After his escape from Nazi-Germany, Josef Ganz eventually settled in Switzerland in the summer of 1935. Here he demonstrated his Maikäfer prototype and a Standard Superior before representatives of the Ministry of Employment. They responded enthusiastically, saying the Maikäfer had “astonishingly good road holding and an ability to cope with open terrain”, and they resolved to investigate opportunities for producing such a car in Switzerland.
In October 1936, a contract was signed for the development of a Volkswagen according to Josef Ganz’s Swiss patents. After several months of design work, three prototypes were built in the course of 1937 by Motosacoche in Geneva. They initially used a Standard Superior chassis and its original two-cylinder engine. A second prototype chassis had a smaller one-cylinder, two-stroke, 350 cc engine. The Swiss Volkswagen had a backbone chassis with the engine and gearbox mounted immediately in front of the driven rear swing axles.
The Swiss Volkswagen prototype had a streamlined convertible bodywork with two seats, looking much like the original Ganz design of 1923. The entire back shell covering the rear wheels, engine space, and spare wheel hinged up. Ganz had deliberately opted for an open two-seater because it was the cheapest to build. He believed there was a market for a larger, closed, four-seater car, but it would be 30 percent more expensive, which would lose it 90 percent of it potential buyers.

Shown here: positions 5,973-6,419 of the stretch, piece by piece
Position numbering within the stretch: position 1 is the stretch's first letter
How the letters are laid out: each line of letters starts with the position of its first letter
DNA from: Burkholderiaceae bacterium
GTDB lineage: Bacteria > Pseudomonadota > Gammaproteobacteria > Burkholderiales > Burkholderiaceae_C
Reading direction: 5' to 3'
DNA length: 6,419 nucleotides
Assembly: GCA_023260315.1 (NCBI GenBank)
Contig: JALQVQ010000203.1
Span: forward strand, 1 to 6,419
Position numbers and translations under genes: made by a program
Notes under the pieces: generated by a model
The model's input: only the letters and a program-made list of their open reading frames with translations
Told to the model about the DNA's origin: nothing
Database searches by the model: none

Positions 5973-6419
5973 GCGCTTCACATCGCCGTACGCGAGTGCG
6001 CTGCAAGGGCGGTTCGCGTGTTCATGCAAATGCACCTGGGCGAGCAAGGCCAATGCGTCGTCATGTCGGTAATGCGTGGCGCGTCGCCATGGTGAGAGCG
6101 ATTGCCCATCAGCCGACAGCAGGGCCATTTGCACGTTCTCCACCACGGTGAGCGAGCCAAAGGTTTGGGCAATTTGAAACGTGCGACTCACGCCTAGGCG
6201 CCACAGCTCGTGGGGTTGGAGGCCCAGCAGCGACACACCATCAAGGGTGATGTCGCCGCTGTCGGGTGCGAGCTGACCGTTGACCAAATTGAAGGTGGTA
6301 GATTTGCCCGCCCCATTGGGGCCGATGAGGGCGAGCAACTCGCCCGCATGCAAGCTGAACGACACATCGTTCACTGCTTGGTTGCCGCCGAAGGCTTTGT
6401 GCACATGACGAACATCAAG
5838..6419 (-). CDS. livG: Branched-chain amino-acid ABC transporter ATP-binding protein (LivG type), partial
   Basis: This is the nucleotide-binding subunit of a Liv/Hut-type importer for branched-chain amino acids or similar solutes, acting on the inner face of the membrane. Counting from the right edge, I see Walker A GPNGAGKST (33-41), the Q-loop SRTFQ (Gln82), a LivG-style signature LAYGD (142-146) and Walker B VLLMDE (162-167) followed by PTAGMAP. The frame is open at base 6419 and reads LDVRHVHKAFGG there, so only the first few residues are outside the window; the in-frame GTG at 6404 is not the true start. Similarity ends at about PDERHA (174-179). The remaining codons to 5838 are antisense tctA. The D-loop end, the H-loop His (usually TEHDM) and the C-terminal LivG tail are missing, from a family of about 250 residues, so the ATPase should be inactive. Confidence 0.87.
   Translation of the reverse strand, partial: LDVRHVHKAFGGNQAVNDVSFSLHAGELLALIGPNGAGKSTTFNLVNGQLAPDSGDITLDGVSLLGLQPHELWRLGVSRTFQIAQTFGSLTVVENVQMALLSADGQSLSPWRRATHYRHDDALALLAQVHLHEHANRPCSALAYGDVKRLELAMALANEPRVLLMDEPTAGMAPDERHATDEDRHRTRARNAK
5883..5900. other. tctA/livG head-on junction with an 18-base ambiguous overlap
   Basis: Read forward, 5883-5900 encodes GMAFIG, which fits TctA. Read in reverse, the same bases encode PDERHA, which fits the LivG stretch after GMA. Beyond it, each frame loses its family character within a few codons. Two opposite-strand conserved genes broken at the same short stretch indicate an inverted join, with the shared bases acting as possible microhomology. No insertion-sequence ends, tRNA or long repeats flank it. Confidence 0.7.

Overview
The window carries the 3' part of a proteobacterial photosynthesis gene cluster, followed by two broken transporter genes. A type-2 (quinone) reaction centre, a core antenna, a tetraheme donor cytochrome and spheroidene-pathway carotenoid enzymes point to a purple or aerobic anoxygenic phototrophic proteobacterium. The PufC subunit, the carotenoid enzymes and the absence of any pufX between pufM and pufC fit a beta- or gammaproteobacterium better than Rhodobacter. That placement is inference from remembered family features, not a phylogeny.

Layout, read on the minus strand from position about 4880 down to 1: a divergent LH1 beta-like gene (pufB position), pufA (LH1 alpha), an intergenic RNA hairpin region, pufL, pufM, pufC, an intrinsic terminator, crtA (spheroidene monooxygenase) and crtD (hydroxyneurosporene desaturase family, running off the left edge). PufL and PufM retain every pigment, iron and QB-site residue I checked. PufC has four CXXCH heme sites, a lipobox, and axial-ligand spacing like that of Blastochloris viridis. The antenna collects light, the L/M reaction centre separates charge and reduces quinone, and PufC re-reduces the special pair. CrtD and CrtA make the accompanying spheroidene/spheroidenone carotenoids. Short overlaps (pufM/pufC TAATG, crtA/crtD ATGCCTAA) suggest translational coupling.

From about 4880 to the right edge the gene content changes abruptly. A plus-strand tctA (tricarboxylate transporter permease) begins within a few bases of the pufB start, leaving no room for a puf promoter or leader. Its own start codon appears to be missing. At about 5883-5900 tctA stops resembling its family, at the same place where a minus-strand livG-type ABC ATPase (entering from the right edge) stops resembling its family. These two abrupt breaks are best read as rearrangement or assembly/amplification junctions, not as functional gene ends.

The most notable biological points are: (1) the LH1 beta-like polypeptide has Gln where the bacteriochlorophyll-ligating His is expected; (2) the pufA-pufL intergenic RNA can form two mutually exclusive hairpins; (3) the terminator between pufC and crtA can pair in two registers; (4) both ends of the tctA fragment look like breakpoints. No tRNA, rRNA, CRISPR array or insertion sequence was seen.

Josef Ganz thoroughly enjoyed carrying out comprehensive test drives in the Swiss Volkswagen prototypes. In October 1938, a thorough six-day test drive was carried out with one of the prototypes, driving all over Switzerland. The final report concluded that the test drive had gone “splendidly”, aside from a few minor problems. Nothing seemed to stand in the way of production, and Rapid Motormäher AG, a manufacturer of motorized agricultural machinery, was contracted to build twenty to forty pre-serial cars.
While plans were being drawn up for production in Switzerland, as well as licensed production in Poland and France, war broke out. All plans were halted over the next five years, and Josef Ganz narrowly avoided either imprisonment in a labor camp for immigrants or being handed over to the German authorities. After World War Two, Rapid did manufacture around 40 pre-serial cars, but a larger series was never realized.
As far as it is known today, three complete cars of the pre-serial production run of the Swiss Volkswagen by Rapid still exist. One restored car is on display at the Verkehrshaus in Luzern, one unrestored car is on permanent display at the Louwman Museum in the Netherlands, and one restored car is owned by a private collector in India, but its exact whereabouts are unclear.